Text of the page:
Big jumps. We have SO MANY 2', 2'3' 2'6, 2'9 divisions it makes my stomach turn. If you are going to ride at a certain level at least learn how to jump normal sized jumps, without ground lines like we used to do. Horses and riders need to be able to jump at least 3' jumps IMHO at the rated shows. Everything in America has been dumbed down, everything.
Outside courses. See the rant above.
More Thoroughbreds. This is my friend Bill at Devon. He loves the old thoroughbred types. I think they are coming back.
Fancy ribbons. We spend so much time and money in this sport. At least produce distinctive, nice looking ribbons that will last into the next decade. Enough said.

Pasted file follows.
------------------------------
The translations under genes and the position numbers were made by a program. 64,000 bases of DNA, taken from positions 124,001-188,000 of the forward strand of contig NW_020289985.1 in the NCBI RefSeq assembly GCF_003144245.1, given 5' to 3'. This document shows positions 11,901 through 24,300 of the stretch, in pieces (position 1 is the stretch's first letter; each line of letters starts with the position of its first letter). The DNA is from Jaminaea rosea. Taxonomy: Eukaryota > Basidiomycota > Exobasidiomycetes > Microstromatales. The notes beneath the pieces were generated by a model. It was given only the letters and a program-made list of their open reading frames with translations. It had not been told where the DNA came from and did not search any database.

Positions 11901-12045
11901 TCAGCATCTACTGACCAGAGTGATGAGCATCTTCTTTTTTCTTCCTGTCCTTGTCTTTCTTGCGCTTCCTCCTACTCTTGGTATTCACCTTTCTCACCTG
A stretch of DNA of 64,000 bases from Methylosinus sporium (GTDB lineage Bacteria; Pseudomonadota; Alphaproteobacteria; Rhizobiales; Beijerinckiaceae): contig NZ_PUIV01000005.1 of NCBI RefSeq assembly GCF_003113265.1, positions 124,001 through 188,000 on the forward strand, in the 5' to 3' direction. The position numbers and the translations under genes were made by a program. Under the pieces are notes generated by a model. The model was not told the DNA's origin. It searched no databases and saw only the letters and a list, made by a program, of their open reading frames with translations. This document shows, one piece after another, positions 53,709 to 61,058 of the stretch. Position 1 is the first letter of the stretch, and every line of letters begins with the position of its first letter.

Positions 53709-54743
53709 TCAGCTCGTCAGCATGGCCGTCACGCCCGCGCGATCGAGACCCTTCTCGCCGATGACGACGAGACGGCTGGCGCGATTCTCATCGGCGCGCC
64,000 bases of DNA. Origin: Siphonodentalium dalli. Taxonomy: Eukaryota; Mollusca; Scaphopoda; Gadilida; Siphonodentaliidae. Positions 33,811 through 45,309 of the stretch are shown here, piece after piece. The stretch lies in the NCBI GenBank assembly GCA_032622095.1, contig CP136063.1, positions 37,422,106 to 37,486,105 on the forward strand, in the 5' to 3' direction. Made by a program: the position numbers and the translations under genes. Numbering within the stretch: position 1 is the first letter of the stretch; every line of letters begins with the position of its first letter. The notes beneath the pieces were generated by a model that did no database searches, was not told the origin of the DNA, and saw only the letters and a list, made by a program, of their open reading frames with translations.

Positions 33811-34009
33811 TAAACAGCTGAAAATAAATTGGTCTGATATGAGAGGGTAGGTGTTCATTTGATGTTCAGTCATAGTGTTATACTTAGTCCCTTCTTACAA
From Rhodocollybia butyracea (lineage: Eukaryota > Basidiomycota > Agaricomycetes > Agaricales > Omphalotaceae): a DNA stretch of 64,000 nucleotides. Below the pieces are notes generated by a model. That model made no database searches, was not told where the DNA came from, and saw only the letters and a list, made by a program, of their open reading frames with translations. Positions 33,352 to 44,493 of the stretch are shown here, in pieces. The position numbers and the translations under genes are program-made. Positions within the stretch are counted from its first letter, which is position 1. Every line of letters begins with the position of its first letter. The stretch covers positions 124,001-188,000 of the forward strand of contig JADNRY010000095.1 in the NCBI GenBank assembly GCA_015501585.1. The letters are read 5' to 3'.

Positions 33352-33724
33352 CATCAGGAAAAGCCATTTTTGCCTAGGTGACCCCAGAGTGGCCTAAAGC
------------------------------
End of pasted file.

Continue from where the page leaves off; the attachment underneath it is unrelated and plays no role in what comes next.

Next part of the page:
Please take a look at Jeannie Carlton's Pinterest page here. She has a wonderful stash of vintage photos. Most of these photos came from her treasures.
Christmas will be here before you know it. Right? Well in needlepoint world, yes. There are so many Christmas items I want to do, and you have to get them to the finisher usually in September so you'd better get going........... Now only if I had time. You know that four letter word? Here are some of the items on my wish list.
Liberty of London fabrics have always caught my eye and they've become popular in the U.S. since J Crew started using the fabrics in their collections. I hope they continue the trend.
I like shirts from the fabric but there's a lot going on, so maybe not pants or blazers. It's expensive but there are some good deals right now on the J. Crew website for the shirts.